Left, Right, and Christ: Our Common Ground

By Anna Quinn

[This post is part of a conversation hosted at the Patheos Book Club on the new book, Left, Right & Christ: Evangelical Faith in Politics, by Lisa Sharon Harper and D.C. Innes.]

So while the Lord tarries, Christians in America are to prosper our country, help make it a better place in every respect: more just, more equitable, more merciful, more wise, more beautiful, more fruitful, more flourishing in every way that God desires human communities to flourish. As we have the mind of Christ through whom the world was made, Christians should stand out in our understanding of what that flourishing looks like and how to get there.

“Our Common Ground” from Left, Right, and Christ

Remember the ‘90s “What Would Jesus Do” trend? Kids wore “WWJD” rubber bracelets to inspire “good behavior,” but you wondered at their spiritual depth if wearing the equivalent of a string around their finger helped them follow God. In many ways, Lisa Sharon Harper’s reasoning and policies remind me of those rubber bracelets. The sentiments are very compelling, and she seems more gospel-centered than her co-author, D. C. Innes. At first while reading this book I found myself questioning many of my presuppositions. Maybe, I thought, being a good Christian does require that we surrender our liberties to the government to create a better place for everyone. Maybe the top income earners should pay most of their income in taxes. Maybe our government should not defend our country by force. Then I reread her chapters more thoughtfully and realized that I disagree with her underlying theological assumptions.

Harper writes compellingly about God’s shalom and uses the Creation story to illustrate how man was to live in “forcefully good” relationships with all around him—God’s creation, his fellow man, and God himself.  She says that in God’s kingdom both liberty and justice lay down their arms in pursuit of shalom, the Hebrew word for peace. All Christians yearn for shalom, for God’s kingdom to come, but in the meantime we live in a fallen world. Although Harper acknowledges the fall, her goal for government is to create shalom. However, true shalom will only exist when Christ returns.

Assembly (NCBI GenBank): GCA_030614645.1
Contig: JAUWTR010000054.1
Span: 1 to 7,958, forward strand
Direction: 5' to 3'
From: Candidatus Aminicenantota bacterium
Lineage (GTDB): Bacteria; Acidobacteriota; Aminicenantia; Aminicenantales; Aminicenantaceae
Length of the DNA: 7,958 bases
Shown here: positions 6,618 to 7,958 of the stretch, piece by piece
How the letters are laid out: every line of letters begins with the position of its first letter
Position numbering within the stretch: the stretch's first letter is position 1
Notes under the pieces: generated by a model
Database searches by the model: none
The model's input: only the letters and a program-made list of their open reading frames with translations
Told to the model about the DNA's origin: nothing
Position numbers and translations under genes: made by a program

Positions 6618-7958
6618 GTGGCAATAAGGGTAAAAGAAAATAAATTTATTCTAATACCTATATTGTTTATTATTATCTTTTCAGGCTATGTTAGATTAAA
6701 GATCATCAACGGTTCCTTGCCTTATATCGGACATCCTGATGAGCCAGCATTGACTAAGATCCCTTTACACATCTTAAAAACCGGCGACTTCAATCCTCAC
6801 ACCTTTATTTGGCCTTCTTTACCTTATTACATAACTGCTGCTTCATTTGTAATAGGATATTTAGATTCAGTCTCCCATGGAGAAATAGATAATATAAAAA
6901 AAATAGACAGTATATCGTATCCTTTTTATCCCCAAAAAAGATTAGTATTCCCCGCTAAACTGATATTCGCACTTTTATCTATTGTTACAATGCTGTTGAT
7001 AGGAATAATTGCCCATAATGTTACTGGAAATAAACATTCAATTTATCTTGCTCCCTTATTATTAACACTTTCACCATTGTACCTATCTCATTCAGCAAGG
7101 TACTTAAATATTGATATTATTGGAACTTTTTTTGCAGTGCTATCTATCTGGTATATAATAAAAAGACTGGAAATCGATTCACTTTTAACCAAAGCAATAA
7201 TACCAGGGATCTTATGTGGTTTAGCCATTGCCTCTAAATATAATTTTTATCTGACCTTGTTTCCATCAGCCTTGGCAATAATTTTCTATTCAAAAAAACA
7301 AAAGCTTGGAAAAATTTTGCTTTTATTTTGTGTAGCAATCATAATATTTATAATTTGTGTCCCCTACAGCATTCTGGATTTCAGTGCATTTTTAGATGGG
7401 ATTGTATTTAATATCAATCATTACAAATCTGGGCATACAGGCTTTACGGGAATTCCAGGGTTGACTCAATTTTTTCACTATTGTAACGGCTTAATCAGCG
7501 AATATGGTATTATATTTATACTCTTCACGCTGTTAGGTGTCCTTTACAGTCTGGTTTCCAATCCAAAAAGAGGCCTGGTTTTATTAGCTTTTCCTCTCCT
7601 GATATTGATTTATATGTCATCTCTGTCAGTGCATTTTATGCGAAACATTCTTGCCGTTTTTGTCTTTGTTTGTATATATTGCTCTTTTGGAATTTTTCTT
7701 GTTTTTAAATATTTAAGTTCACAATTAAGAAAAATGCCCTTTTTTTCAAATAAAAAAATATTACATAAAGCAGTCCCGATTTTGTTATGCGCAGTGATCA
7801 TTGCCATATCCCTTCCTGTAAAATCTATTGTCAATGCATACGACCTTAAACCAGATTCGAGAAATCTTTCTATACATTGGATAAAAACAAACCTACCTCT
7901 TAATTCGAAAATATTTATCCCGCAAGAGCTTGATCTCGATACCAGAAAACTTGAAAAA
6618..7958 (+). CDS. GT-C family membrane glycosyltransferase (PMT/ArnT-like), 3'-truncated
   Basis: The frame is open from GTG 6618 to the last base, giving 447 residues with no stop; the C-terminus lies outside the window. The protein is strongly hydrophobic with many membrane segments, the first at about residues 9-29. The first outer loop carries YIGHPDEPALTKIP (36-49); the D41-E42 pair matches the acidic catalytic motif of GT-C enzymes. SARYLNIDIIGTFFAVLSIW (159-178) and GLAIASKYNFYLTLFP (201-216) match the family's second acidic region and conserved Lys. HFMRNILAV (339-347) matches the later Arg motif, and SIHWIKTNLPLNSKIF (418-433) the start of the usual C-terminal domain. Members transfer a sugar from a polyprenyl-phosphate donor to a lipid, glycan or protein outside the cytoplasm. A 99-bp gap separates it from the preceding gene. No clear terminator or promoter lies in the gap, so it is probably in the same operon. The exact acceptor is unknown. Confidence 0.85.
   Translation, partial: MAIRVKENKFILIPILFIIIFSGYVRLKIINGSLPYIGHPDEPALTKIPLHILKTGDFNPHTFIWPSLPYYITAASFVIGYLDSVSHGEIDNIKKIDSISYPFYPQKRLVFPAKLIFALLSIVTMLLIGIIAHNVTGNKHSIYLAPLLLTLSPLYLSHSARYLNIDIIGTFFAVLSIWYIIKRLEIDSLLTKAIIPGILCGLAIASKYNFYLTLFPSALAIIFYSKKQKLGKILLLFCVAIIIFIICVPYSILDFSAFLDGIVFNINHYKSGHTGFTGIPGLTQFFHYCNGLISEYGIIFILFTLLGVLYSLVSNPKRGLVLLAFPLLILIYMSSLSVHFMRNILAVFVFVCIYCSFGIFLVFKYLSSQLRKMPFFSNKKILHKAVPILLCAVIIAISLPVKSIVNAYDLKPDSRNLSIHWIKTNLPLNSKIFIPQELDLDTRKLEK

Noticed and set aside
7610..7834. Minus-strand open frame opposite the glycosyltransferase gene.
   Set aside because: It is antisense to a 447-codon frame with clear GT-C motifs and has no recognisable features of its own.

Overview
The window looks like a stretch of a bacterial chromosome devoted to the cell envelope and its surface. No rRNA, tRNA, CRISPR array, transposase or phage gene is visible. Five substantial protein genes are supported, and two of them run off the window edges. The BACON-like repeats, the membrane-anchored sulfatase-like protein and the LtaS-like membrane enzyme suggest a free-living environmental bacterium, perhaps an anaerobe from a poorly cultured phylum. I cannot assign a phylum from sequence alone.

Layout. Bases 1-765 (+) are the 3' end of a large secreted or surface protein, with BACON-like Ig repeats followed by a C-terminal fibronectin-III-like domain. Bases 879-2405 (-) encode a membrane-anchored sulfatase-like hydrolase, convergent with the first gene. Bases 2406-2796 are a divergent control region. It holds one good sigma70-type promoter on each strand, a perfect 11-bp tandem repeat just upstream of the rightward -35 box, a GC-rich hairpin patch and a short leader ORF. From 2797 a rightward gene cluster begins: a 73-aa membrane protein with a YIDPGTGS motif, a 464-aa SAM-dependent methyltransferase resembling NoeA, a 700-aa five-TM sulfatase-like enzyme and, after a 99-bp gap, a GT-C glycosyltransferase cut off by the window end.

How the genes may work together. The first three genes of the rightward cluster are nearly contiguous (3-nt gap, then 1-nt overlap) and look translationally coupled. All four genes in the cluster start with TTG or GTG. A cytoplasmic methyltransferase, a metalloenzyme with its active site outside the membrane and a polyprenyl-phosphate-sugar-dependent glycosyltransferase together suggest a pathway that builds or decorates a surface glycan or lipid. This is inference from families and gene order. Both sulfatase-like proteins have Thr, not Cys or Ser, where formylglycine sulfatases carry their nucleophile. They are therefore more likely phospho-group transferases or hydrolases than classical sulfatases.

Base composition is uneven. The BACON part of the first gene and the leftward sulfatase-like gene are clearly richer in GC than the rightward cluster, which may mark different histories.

Expecting government to create shalom is expecting government to create utopia, and history shows us that utopias become nightmares. Living in a fallen world, we must expect sin, corruption, death, and decay, even in our government. We must build constructs to guard against them. Sinful leaders will try to oppress others; people will work for their own gain; people will not work if they know a handout is coming their way. Government must reflect those realities.

In II Thessalonians, the Apostle Paul warns against idleness and says, “For even when we were with you, we gave you this rule: ‘The one who is unwilling to work shall not eat.’” The Bible acknowledges that in our sinful nature we tend to rely on others instead of caring for ourselves. Of course, the Bible also instructs us to care for the poor. There is an ongoing tension of knowing when someone is capable of working and when he is truly in need. Large government programs cannot discern between the two, and they open the door for abuse.

Harper uses the concept of shalom to guide her public policy ideas–from rejecting capitalism to embracing universal health care. She does not give substantive arguments for how or why her ideas would actually work in the arena. Do these policies improve people’s lives in a fallen world? History and current events seem to argue otherwise (e.g. the collapsing European social welfare state).

Harper (rightly) thinks Jesus would want health care for everyone.  Her simplistic answer is to have the government require health care for all. Her health care essay gives a nice history of attempts leading to “universal health care, “ culminating in the passage of the Patient Protection and Affordable Care Act. Since it is good for everyone to have health care, “we must call for universal health care that protects and cultivates the image of God in all of us.”

Harper does not provide evidence for why government-run health care will better protect the image of God in all us. One of conservatives’ many fears is that the government will not be caring for people as individuals, God’s image-bearers, but will view them as costs to be cut. Harper does not review the health system in Canada or the National Health Service in Britain. She ignores the flood of patients, like D.C. Innes’ father, who don’t “qualify” for surgeries that they would receive routinely if they lived in the United States, and so cross the border to find them. In a real debate, it is necessary to address the concern that we would end up with a two-tiered health system, where only the very elite has access to quality health care and the vast majority receives minimal care. Even her tragic example of a young woman who dies of lupus is flawed.